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Obama (Again): There's Nothing We Can do For Housing



February 10, 2009 – Comments (1)

So, the big financial rescue package is announced (number 3? 4?) and it includes pledges of more oversight for banks that are suckling on the public teat. It also claims it will get private money interested in buying crappy toxic securities (by guaranteeing billionaires against losses, or giving them free leverage, so they get all the upside... Wow, there's a surprise!)

But, as for helping U.S. Homedebtors out of their wealth-destroying, bubble-McMansions? Obama and Timmay Geitner have no idea. That's betrayed by this little tidbit: --Provision of at least $50 billion of the remaining $350 billion rescue fund to bolster government efforts to help homeowners deal with rising foreclosures in the current steep housing slump. The actual details on the housing measures were being delayed for an announcement in the coming weeks.

My guess is these clowns have no idea what to do. Sheila Bair had no idea what to do. She took over IndyMac and couldn't clean its house, after all. (Re-defaults are huge, and know one guy whose current, but barely, on a neg-am pick-a-payment mortgage, couple hundred K under water by now, and IndyMac won't even talk to him about a refi...)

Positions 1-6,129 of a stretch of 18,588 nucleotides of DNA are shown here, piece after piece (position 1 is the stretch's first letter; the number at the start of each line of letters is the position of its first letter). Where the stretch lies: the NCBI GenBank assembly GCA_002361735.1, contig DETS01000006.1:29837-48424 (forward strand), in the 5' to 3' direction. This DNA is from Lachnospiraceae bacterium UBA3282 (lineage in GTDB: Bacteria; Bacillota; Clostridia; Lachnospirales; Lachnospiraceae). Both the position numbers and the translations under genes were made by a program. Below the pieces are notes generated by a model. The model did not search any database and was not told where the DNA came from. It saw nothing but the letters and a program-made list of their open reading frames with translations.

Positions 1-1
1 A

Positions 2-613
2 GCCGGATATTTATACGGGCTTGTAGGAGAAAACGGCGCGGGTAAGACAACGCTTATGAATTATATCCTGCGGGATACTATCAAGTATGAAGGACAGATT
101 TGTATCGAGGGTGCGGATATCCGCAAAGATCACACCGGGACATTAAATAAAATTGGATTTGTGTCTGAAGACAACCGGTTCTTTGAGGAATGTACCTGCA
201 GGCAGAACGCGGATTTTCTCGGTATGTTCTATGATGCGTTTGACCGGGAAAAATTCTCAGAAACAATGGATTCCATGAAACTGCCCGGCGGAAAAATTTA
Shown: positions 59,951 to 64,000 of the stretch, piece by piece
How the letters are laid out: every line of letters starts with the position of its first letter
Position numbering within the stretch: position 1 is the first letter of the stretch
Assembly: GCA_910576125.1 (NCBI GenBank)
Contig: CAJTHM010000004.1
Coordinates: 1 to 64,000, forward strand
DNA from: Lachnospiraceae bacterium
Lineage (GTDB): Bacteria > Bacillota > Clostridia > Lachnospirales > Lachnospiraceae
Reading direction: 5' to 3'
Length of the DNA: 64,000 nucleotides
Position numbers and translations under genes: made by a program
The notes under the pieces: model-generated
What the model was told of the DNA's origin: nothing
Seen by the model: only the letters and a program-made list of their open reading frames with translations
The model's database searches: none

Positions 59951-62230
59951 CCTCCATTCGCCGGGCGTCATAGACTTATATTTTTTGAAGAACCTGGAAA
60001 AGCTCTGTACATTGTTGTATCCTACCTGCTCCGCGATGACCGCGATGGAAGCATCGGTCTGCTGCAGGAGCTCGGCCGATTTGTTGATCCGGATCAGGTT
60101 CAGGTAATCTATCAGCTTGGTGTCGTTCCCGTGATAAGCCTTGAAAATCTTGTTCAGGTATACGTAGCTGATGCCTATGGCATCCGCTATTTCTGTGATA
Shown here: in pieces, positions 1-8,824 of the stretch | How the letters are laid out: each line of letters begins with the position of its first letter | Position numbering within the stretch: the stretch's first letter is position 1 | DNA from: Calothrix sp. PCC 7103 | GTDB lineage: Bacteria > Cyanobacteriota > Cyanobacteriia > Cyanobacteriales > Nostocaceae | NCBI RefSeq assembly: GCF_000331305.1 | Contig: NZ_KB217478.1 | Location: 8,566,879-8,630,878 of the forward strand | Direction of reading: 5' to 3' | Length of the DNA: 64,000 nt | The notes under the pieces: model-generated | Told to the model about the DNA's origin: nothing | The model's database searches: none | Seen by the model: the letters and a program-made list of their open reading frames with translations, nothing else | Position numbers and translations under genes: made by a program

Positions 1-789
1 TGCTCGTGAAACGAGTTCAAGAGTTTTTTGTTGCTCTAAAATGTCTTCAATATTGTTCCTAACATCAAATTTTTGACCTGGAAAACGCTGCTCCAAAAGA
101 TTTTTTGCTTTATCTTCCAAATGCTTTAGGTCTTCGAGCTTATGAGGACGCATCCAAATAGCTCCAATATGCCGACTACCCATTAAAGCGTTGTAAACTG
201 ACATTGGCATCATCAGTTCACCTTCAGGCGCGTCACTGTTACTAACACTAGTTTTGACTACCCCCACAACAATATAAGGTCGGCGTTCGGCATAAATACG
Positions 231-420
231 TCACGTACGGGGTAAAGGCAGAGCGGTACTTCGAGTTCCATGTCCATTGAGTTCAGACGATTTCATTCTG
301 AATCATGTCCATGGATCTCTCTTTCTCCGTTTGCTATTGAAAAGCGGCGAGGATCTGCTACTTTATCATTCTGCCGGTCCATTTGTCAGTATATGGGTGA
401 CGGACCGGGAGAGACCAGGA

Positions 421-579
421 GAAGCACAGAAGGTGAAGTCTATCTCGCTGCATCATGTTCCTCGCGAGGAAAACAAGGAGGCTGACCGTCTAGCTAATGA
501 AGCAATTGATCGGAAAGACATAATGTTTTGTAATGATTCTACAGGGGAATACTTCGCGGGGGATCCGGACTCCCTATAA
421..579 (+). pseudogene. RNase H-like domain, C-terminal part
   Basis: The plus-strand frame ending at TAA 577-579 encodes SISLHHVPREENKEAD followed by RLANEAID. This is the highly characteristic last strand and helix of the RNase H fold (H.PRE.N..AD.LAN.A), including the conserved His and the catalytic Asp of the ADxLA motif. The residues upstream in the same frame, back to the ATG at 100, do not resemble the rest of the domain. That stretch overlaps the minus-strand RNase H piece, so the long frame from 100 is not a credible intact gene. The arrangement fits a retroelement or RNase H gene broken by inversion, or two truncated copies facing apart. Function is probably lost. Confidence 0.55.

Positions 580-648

Much of this probably stems from the sheer impossibility of untangling the nests of leins on mortgages after they were chopped up in Wall Street Chuck and sold around the world. The other part probably comes from the fact that Timmay G. and his minions know darn well that they can't put a floor under home prices -- they need to drop 20-30% more in many parts of the country before they get to rational long-term levels.

The fact is, people are either going to have to vacate the homes they can't afford and let real, responsible people buy them at lower prices, or, they're going to have to sign on for 40 years of pain. There's no way the government can "lower" mortgage rates to 4.5% by having the Fed buy treasuries up the wazoo. Look at the (now popped) treasury bubble that dropped yields to nearly nothing. Even that didn't bring mortgage rates below 4.75% or so.

There's no fix here except to let people reap what they've sown.

1 Comments – Post Your Own

#1) On February 10, 2009 at 10:21 AM, saunafool (< 20) wrote:

Eventually, I figure all the parties involved are going to come to terms with the fact that a huge swath of American mortgages (basically, everything from CA, AZ, NV, FL, DC from 2002--2008) are not going to be paid in full.

For the collectors, it's time to start getting 70 cents on a dollar wherever they can. The houses that are being sold after foreclosure are only fetching 50 cents on the dollar in a lot of places.

So, if that means the banks refinance to 50 years at 4%, cut the principle on the loans, allow short sales, and so on, well, that's what it means.

Basically, I'm done being hacked off that some bagholders are going to end up paying $400,000 for a house that they agreed to pay $600,000 for. Either way, they are still a bagholder and the house will still be worth less in the coming years.

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